I have not done the CAP analysis that I have provided for the smaller tori. This may follow at a future timepoint with an improved software handling large (gigabyte-size) arrays.

Code: Select all

```
ashPeriodCount
p patternCount 2^36 pC [%]
1 58,627,717,276 68,719,476,736 85.31%
2 8,637,890,028 68,719,476,736 12.57%
3 1,296 68,719,476,736 0.00%
4 445,302,288 68,719,476,736 0.65%
6 37,948,536 68,719,476,736 0.06%
8 4,077,936 68,719,476,736 0.01%
12 202,887,504 68,719,476,736 0.30%
24 763,651,872 68,719,476,736 1.11%
```

https://www.dropbox.com/s/mounf62998ad3 ... y.pdf?dl=0

Some observations:

- - 63.8% of all initial patterns end up with an empty torus

- An additional 21.5% end up with a non-empty still life

- An additional 12.6% end up in a p2 oscillator

- That leaves 2.1% which end up in an oscillator >= p3

- p3 is rare (only 1,296 patterns end up in a p3)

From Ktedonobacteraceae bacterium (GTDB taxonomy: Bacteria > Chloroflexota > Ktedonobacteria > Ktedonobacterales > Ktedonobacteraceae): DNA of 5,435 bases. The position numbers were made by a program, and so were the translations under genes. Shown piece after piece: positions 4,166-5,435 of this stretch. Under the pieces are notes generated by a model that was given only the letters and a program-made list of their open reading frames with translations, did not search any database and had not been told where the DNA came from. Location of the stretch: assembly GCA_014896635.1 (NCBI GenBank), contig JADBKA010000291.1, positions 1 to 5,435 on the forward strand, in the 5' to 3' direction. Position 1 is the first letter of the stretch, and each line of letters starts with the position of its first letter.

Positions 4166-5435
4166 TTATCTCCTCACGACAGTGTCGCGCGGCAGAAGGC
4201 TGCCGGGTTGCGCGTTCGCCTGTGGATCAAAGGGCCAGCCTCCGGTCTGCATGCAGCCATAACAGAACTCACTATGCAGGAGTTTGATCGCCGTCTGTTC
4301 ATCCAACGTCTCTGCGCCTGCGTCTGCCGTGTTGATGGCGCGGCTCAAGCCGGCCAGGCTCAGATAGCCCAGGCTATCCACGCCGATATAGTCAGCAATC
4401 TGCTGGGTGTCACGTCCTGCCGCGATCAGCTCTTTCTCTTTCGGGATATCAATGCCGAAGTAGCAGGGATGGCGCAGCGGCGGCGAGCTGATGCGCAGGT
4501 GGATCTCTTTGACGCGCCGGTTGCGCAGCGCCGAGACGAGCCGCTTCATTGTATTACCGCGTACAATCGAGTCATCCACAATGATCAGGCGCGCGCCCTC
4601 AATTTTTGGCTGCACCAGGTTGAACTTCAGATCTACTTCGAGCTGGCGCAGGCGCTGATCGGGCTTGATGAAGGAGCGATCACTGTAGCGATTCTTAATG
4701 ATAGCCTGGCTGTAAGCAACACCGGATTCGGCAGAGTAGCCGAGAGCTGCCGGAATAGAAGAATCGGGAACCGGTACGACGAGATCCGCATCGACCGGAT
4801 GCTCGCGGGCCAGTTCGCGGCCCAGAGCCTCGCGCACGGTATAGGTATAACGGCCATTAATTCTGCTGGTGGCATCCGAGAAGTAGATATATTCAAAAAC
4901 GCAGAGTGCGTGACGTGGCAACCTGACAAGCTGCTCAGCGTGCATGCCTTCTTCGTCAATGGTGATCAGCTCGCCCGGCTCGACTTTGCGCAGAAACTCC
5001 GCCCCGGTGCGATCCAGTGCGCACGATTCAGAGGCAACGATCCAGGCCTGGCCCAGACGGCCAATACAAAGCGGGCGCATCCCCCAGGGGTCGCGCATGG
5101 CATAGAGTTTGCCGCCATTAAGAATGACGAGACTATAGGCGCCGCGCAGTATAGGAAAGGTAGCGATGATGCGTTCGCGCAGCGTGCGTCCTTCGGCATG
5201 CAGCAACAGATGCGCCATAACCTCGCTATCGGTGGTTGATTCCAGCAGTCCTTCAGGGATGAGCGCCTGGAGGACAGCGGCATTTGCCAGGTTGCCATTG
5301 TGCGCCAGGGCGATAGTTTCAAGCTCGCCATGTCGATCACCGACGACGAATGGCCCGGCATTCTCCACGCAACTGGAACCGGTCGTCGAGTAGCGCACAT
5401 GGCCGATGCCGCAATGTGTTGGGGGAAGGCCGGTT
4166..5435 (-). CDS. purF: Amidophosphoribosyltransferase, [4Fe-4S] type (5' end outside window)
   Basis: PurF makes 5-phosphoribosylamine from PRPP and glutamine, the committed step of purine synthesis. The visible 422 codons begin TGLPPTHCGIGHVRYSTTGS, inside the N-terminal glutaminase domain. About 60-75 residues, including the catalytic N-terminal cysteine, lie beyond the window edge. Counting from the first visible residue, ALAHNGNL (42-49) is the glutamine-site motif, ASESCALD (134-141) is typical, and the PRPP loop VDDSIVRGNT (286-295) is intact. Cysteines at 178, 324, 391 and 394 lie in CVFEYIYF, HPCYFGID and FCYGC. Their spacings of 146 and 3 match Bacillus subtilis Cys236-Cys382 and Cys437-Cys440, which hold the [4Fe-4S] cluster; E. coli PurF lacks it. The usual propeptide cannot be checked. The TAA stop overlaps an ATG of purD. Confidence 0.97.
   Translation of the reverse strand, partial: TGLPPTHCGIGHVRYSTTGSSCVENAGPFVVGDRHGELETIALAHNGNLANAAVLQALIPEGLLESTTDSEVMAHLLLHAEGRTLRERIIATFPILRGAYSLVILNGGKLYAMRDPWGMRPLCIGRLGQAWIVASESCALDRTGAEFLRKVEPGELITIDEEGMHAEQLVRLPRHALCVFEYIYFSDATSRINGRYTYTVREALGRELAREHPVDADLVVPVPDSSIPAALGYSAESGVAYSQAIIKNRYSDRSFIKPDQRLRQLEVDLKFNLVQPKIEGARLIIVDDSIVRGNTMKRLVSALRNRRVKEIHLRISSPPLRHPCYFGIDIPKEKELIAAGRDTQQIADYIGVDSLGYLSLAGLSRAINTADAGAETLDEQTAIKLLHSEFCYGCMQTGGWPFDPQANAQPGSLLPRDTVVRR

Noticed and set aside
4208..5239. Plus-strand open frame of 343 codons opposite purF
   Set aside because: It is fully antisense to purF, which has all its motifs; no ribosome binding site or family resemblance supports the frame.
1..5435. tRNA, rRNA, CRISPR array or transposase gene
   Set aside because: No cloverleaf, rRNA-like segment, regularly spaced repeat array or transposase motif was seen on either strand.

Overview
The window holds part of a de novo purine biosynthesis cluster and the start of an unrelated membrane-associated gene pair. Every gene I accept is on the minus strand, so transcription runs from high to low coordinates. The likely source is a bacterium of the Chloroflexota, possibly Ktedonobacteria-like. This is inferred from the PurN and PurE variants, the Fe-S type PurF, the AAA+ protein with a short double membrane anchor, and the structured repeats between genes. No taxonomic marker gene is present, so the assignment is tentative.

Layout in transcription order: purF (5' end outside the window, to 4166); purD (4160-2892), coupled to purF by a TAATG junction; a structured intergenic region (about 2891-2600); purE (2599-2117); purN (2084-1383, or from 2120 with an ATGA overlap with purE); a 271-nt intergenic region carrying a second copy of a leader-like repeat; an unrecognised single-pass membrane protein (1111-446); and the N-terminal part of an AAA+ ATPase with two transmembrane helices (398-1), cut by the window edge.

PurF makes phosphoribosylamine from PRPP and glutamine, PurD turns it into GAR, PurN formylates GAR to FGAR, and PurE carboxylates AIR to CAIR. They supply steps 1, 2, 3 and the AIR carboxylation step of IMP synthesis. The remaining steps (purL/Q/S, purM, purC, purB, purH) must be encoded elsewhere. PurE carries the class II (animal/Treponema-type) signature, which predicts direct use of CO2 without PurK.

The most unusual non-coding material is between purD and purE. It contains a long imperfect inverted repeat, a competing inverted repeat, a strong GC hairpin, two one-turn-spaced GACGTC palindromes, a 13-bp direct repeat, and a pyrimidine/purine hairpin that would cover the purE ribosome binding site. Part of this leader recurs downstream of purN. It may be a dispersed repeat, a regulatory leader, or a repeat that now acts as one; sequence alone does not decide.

- The longest period is p24, quite common actually (wait for more information on this channel)

- 4.5 bn (!) - 6.6% - of all initial patterns end up in a 12-cell ash pattern, whereas only 1.1 million (~ 0.025% of the previous figure) end up in an 11-cell ash pattern

- No ash pattern (incl. the oscillators) contains more than 18 cells (this threshold happens to be exactly 50% of all cells) (50% maximum density - coincidence? or is this a proven law in B3/S23?)

- No pattern needed more than 90 generations to determine its fate

- The mean number of generations (to ash) has risen to 11.6 (from 8.1 for Tori of tSize=5)

*-F*